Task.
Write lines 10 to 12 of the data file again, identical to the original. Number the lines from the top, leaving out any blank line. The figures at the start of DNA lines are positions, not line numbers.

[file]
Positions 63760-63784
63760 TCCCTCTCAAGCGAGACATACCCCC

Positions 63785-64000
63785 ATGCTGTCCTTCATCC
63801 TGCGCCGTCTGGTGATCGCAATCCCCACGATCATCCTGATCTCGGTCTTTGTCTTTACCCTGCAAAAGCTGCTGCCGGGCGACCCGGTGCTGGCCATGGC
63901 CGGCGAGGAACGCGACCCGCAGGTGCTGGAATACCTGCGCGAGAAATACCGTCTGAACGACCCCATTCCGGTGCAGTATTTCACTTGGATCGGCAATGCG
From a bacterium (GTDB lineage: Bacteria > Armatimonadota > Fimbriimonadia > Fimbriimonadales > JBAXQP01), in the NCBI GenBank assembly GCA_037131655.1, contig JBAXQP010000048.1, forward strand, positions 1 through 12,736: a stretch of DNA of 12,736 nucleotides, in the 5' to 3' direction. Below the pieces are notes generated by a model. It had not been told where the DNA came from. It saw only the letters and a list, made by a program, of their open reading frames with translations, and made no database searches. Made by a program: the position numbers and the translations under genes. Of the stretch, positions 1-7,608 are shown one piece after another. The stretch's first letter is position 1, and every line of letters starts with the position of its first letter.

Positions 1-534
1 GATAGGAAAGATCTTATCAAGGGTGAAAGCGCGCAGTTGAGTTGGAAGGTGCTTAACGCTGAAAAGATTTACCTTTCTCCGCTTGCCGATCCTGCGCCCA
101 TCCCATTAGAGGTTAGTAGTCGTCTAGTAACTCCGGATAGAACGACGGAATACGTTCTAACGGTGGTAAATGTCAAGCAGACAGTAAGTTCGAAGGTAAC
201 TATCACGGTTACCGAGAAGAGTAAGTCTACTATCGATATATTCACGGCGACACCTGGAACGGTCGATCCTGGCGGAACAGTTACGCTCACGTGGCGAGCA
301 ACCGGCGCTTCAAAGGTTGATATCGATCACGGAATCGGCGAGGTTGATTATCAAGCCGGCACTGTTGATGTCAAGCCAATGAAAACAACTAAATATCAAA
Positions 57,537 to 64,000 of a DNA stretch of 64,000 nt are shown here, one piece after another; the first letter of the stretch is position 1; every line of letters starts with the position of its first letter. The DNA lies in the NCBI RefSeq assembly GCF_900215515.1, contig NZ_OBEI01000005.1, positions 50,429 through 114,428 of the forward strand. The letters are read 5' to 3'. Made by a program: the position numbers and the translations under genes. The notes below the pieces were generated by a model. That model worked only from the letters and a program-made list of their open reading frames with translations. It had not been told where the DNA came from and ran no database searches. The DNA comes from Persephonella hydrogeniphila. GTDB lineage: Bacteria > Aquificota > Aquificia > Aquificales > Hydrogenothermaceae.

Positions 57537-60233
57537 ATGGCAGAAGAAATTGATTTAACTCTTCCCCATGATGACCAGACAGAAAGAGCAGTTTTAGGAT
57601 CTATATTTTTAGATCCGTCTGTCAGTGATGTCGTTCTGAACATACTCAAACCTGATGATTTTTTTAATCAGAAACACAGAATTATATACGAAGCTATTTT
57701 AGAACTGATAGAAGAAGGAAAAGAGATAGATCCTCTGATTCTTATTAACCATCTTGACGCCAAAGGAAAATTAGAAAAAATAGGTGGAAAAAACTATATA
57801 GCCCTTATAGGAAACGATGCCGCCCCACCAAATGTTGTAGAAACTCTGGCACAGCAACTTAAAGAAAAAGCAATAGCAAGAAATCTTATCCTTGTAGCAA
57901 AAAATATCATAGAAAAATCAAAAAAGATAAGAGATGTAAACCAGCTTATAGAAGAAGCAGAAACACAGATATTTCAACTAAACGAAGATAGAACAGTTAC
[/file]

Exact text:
101 TCCCATTAGAGGTTAGTAGTCGTCTAGTAACTCCGGATAGAACGACGGAATACGTTCTAACGGTGGTAAATGTCAAGCAGACAGTAAGTTCGAAGGTAAC
201 TATCACGGTTACCGAGAAGAGTAAGTCTACTATCGATATATTCACGGCGACACCTGGAACGGTCGATCCTGGCGGAACAGTTACGCTCACGTGGCGAGCA
301 ACCGGCGCTTCAAAGGTTGATATCGATCACGGAATCGGCGAGGTTGATTATCAAGCCGGCACTGTTGATGTCAAGCCAATGAAAACAACTAAATATCAAA